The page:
Friday, July 31, 2009

Stop Hovering over Learners

Helicopter Parents: Image courtesy The Telegraph, UK

Helicopter parents, as we know, hover over kids, micromanaging every aspect of their lives.

Unfortunately, like many other well-meaning actions, helicoptering can deliver more harm than good. It has been argued that too much hovering sometimes backfires, because kids learn their values backwards: they feel entitled to things that they must earn, they lack empathy where it is needed.

How does a parent instill a sense of personal responsibility in children? What will help teens develop decision-making skills? One school of thought says, stop hovering. Don't go nuts with worry.

Excessive hovering is not unique to parenting. Such excesses have their parallels in the learning world.

Take e-learning design, for example. Often we design courses that spoon-feed learners. When we do everything for learners, they end up thinking they in fact cannot do it themselves. Excessive guidance and tracking can actually shut down communication, depriving us of a key goal of interactivity.

Are you a helicopter instructional designer? Take this simple quiz.

  1. I don't always provide immediate feedback - sometimes I delay it so the learner can observe the consequences of mistakes. (Yes/No)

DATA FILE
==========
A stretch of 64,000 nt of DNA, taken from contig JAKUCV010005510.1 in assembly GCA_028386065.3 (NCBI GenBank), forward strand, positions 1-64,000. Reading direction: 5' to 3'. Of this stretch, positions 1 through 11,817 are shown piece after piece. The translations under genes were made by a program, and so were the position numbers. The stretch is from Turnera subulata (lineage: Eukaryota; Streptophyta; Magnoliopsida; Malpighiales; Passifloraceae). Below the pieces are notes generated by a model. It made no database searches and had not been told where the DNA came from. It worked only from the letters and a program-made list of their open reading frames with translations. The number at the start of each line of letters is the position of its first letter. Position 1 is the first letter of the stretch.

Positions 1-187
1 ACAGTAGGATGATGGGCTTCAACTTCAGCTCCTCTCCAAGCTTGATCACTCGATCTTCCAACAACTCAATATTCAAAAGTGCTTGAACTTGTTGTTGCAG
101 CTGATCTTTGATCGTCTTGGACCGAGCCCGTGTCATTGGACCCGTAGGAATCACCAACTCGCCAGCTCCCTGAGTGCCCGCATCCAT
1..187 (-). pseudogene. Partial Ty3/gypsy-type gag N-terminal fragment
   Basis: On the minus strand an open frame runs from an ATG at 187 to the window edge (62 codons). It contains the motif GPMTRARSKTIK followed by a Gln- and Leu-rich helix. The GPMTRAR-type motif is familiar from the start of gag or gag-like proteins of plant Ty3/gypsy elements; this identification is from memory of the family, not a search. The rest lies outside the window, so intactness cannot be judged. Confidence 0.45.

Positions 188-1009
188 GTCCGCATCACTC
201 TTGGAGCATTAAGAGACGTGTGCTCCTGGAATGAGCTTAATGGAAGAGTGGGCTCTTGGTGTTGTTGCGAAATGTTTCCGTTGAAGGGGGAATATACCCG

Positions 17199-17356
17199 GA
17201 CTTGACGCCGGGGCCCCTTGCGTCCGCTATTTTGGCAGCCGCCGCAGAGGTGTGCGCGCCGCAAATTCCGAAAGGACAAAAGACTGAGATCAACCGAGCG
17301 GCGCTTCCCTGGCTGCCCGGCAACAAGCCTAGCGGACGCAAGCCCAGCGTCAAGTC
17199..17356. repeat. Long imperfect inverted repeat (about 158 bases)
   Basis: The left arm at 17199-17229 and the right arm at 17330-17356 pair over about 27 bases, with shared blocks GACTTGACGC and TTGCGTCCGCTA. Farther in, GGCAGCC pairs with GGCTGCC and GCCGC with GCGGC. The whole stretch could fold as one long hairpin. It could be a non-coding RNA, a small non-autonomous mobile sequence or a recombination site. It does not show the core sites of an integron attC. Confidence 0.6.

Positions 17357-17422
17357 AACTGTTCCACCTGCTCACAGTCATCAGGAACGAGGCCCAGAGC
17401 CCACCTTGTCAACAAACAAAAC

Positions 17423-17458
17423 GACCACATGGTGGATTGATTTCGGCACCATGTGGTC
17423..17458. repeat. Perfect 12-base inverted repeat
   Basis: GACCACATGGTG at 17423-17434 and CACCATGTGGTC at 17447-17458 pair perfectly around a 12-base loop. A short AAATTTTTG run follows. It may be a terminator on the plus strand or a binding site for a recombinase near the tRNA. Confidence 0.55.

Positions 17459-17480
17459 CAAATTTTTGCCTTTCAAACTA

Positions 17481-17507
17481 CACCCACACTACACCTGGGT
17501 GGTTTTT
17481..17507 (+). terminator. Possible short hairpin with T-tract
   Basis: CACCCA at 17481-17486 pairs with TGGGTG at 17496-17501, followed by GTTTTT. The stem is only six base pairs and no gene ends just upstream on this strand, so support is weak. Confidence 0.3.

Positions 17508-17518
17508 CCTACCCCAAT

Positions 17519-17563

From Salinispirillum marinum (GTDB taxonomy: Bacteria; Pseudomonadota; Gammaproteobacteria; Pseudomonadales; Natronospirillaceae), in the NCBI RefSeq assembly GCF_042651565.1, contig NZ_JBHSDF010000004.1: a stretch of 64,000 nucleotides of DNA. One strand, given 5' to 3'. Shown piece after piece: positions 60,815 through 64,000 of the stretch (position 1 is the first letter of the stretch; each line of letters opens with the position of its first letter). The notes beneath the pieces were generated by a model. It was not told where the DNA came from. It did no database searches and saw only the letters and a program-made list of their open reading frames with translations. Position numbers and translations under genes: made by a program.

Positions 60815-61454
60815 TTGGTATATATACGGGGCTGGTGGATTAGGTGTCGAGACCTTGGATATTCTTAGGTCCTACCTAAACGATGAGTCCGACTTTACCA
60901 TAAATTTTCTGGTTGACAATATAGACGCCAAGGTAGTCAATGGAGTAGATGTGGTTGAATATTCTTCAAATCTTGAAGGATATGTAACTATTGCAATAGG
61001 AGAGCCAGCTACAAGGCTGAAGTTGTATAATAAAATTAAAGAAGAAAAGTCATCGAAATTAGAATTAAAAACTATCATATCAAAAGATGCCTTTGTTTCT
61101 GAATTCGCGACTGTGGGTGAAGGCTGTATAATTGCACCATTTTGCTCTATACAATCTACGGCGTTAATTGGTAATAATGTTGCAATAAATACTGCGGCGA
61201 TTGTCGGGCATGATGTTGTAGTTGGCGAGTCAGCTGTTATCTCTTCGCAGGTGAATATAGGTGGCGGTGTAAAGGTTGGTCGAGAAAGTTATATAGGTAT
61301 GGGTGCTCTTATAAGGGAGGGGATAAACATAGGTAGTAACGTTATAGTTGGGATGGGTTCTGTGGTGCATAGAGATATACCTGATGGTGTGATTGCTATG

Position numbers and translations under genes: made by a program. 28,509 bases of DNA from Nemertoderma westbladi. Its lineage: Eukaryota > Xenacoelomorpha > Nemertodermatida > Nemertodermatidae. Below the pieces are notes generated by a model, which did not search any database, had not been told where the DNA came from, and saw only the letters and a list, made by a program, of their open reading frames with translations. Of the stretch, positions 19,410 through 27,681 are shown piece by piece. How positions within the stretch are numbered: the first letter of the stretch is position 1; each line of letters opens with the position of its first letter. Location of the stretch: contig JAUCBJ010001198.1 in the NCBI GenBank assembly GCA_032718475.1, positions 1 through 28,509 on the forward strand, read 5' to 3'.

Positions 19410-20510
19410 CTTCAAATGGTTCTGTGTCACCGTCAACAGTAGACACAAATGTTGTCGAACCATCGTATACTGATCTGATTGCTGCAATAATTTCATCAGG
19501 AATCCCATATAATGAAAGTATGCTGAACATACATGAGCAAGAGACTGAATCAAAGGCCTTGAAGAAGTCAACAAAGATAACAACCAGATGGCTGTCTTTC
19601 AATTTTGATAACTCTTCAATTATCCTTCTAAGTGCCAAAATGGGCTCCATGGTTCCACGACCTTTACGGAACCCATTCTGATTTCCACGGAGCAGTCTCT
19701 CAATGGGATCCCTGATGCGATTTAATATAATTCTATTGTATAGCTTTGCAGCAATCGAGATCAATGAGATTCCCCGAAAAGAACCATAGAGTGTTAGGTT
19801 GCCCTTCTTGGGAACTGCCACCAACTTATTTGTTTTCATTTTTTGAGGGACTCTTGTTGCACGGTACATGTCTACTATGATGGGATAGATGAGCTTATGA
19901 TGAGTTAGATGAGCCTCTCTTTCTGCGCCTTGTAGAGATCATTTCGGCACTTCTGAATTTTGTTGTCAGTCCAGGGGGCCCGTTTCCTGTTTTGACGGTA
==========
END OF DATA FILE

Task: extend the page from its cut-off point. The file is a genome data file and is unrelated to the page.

2. My learners have a choice to navigate a course relatively freely - they can jump ahead or drop several levels back based on how they are doing. (Yes/No)

  3. I allow some means for learners to self-assess, and reflect on their accomplishments (Yes/No)

  4. My games and simulations carry an element of risk to learners, so they must weigh their decisions carefully (Yes/no)

  5. I use pre-test or other methods to establish a learner's current level and maintain an element of stretch throughout the course. (Yes/No)

  6. Assessments I design have multi-level hints: I do not give it all away at once. (Yes/No)

  7. I mix informal learning experiences in the structured learning path. (Yes/no)

Please grade yourself. Here is a suggested grading scheme based on the number of affirmative replies:

6-7: The chopper has landed. Your learners will breathe easy.

4-5: The Hovering Bird. We know you enjoy flying, but with some persuasion, you can land the helicopter.

2-3: The Black Hawk. You have the approach of a military helicopter. The target will never be out of sight. At times you hover at close range.

0-1: The Lawnmower. You believe in mowing down the learner's path clean of all obstacles.

1 comment:

  1. Hi Vikas,

    Great post. I think there is great value in fostering greater learning autonomy. Reflection and practice is key for the learner while modeling and demonstration is key for the guide (a.k.a Stephen Downes). I am struck by the parallels between parent and teacher that you have drawn. Most schools want that partnership between the two, but often neither understand that there is an art and science that can be applied to it.

    It is another matter that new schools of thought, such as connectivism, are questioning the role of educators, designers and managers themselves, offering powerful arguments against status quo.

    Many thanks,